HTTP is the cornerstone of the web ecosystem, providing the foundation for exchanging data and enabling various types of internet services. It has gone through several evolutions especially in the last few years with the introduction of HTTP/2 and, more recently, HTTP/3. HTTP/2 attempted to address shortcomings of HTTP/1.1 such as the limited number of concurrent requests. At first glance, HTTP/3 is similar to HTTP/2 as the semantics are the same, but under the hood HTTP/3 is radically different from its predecessors in that it utilizes QUIC as the transport protocol instead of TCP.
As HTTP/2 provides the basis for HTTP/3, we analyze key features of HTTP/2 such as HTTP/2 Push, prioritization, and multiplexing to understand how much they are still used. We also present case studies from various deployment experiences of these features. For example, HTTP/2 Push allows web servers to preemptively send the response of a resource before the client requests it.
While both push and prioritization should theoretically be beneficial to end users, they can be challenging to use. We discuss new technologies that can potentially be used as alternatives to underperforming HTTP/2 features. For example, 103 Early Hints responses provides an alternative to HTTP/2 server push that achieves the same performance goal of preemptive resource fetches.
Finally, we dive into HTTP/3 by discussing how it is an improvement over HTTP/2 and by analyzing the current support for HTTP/3, where we observe some increase from 2021. We hope that the data points provided in this chapter will provide some insights on future trends and pointers to new technologies that developers can experiment with to improve user experiences.
HTTP is one of the most important Internet protocols because it powers communications for the web. It began as a text-based protocol through the first three versions: 0.9, 1.0, and 1.1. With its extensibility, HTTP/1.1 was the current HTTP version for 15 years until 2015.
HTTP/2 was a major milestone of HTTP as it evolved from a text-based protocol to a binary-based one. Where HTTP/1.1 supports only serial request and response exchanges, HTTP/2 supports concurrency. Clients and servers represent requests and responses as streams of binary frames. Streams have unique identifiers, which allows frames to be multiplexed and interleaved.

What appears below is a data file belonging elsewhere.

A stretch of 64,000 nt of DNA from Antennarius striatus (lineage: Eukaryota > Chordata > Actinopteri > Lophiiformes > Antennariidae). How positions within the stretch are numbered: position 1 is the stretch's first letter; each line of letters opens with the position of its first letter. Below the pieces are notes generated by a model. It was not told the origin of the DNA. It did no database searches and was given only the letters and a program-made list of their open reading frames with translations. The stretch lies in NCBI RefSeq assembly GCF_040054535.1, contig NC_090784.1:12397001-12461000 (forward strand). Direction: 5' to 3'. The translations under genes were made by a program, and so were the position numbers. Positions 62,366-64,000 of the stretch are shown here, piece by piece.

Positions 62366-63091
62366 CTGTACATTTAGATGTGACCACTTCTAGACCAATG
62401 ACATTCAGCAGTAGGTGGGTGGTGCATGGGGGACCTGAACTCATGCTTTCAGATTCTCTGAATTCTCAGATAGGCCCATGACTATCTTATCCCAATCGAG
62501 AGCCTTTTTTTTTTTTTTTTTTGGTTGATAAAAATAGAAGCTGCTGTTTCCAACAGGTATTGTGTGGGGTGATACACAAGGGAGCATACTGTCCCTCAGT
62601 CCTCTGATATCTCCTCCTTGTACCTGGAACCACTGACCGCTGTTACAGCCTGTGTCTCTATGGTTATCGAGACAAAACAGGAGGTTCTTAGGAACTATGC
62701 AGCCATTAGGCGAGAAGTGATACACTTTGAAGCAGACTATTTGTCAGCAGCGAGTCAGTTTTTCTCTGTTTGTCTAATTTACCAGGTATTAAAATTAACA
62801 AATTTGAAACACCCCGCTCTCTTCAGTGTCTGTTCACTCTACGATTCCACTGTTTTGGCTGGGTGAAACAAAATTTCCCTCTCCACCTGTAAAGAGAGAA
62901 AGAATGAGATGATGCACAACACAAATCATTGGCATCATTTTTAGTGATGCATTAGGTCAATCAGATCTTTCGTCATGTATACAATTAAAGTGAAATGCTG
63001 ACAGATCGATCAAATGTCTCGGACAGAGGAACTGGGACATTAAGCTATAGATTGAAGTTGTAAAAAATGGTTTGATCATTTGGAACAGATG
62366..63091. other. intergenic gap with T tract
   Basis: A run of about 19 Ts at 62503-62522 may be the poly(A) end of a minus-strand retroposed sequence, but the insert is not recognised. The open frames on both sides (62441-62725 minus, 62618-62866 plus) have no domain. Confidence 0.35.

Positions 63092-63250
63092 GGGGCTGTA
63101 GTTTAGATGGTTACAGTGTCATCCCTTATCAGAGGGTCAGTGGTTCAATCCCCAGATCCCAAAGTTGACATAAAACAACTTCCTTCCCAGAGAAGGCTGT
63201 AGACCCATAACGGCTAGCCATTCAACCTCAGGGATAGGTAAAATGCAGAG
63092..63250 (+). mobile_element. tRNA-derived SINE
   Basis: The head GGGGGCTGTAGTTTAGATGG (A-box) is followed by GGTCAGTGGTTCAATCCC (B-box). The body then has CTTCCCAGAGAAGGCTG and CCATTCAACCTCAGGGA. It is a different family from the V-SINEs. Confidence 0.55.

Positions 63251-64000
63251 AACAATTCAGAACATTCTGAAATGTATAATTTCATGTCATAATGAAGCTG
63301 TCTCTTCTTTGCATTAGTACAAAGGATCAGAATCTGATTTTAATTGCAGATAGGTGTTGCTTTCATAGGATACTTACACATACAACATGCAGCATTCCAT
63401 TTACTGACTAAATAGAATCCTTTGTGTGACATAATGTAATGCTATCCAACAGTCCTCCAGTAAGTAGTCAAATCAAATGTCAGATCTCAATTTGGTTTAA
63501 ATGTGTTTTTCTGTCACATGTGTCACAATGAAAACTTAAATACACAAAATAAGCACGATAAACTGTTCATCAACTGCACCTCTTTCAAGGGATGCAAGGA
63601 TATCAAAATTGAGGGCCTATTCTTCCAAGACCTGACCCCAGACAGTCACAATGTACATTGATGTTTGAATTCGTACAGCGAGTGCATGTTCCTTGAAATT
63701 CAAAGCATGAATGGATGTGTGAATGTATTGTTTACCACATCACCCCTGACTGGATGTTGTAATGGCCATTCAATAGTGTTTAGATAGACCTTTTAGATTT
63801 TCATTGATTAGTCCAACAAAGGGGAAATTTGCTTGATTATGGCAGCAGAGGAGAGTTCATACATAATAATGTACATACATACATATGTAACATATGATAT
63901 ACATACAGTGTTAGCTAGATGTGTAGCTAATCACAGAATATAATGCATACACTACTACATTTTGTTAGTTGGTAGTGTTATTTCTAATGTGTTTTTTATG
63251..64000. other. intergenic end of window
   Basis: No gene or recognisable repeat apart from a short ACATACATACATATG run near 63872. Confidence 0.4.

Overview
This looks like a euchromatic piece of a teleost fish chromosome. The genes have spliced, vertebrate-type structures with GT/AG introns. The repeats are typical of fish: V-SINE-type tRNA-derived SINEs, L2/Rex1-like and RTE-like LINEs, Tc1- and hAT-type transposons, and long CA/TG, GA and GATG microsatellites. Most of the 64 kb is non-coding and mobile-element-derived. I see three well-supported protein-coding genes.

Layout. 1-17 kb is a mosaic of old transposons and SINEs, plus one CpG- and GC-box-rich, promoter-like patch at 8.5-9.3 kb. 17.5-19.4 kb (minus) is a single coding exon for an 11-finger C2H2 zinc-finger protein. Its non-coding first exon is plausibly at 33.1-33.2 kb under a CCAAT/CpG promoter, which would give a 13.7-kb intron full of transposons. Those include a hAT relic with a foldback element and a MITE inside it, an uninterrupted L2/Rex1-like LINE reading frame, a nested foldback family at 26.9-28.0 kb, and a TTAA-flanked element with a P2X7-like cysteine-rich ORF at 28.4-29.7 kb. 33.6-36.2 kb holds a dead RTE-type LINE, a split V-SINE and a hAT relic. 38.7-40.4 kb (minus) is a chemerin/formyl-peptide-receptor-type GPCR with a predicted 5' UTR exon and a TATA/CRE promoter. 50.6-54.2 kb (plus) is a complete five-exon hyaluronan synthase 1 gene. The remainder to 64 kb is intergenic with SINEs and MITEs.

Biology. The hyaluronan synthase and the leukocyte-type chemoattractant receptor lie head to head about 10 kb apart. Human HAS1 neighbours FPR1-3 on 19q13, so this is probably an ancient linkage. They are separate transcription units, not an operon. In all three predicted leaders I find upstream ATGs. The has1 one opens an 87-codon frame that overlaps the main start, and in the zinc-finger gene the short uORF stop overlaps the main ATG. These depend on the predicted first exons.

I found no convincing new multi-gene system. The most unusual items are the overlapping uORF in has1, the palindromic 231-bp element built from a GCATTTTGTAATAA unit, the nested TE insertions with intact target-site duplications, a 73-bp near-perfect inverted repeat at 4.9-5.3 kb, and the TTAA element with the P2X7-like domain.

The latest version of HTTP is HTTP/3, which was recently standardized by the IETF in June 2022. While HTTP/3 implements the same features as HTTP/2, there is a vital difference in how it is transported across the internet. HTTP/3 is built on top of QUIC, a UDP-based protocol, which alleviates some of the performance issues that HTTP/2 can face on a lossy network.
With various HTTP versions introduced over the years, we begin by describing the current state of HTTP version adoption. We measure the HTTP version usage by taking all resources in the 2022 Web Almanac dataset and identify which version of HTTP each resource was served on.
However, with our setup, it is not trivial to accurately count resources delivered on HTTP/3, as clients have to discover HTTP/3 support, typically via the
alt-svc HTTP response header. By the time the client receives the
alt-svc header however, it has already completed the protocol negotiation for HTTP/1.1 or HTTP/2. Only after this point can the client upgrade the protocol to HTTP/3 on subsequent requests or page loads. As such, our data never captures a full HTTP/3 page load.
With the discovery of HTTP/3 being so delayed via the
alt-svc HTTP header mechanism, our measurements may undercount resources that would have been delivered on HTTP/3 for normal browsing users. Thus, we group resources delivered on HTTP/2 and HTTP/3 together as HTTP/2+.
First, to understand the status quo, we measure the prevalence of HTTP/2+ adoption. In June 2022, we observed that roughly 77% of requests from our loads use HTTP/2+. This is a 5% increase in HTTP/2+ adoption from July 2021, where we observed that 73% of the requests were on HTTP/2+.